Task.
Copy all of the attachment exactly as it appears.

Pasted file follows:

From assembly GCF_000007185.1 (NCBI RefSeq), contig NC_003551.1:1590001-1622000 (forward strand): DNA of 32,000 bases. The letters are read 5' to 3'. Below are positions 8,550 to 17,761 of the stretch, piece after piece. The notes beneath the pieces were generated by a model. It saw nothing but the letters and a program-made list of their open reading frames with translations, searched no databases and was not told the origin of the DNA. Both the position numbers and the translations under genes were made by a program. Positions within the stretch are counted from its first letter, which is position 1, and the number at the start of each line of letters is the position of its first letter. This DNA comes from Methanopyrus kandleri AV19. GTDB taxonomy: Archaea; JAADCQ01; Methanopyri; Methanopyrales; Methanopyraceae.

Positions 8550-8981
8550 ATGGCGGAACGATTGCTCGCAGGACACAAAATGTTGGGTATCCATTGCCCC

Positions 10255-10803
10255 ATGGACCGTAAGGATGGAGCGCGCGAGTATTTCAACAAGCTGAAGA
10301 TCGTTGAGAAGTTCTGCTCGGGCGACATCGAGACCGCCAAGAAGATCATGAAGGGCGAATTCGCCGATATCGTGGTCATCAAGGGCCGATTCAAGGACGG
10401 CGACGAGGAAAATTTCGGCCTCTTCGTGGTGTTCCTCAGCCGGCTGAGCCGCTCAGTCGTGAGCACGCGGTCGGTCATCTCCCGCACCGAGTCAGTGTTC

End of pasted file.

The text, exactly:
From assembly GCF_000007185.1 (NCBI RefSeq), contig NC_003551.1:1590001-1622000 (forward strand): DNA of 32,000 bases. The letters are read 5' to 3'. Below are positions 8,550 to 17,761 of the stretch, piece after piece. The notes beneath the pieces were generated by a model. It saw nothing but the letters and a program-made list of their open reading frames with translations, searched no databases and was not told the origin of the DNA. Both the position numbers and the translations under genes were made by a program. Positions within the stretch are counted from its first letter, which is position 1, and the number at the start of each line of letters is the position of its first letter. This DNA comes from Methanopyrus kandleri AV19. GTDB taxonomy: Archaea; JAADCQ01; Methanopyri; Methanopyrales; Methanopyraceae.

Positions 8550-8981
8550 ATGGCGGAACGATTGCTCGCAGGACACAAAATGTTGGGTATCCATTGCCCC

Positions 10255-10803
10255 ATGGACCGTAAGGATGGAGCGCGCGAGTATTTCAACAAGCTGAAGA
10301 TCGTTGAGAAGTTCTGCTCGGGCGACATCGAGACCGCCAAGAAGATCATGAAGGGCGAATTCGCCGATATCGTGGTCATCAAGGGCCGATTCAAGGACGG
10401 CGACGAGGAAAATTTCGGCCTCTTCGTGGTGTTCCTCAGCCGGCTGAGCCGCTCAGTCGTGAGCACGCGGTCGGTCATCTCCCGCACCGAGTCAGTGTTC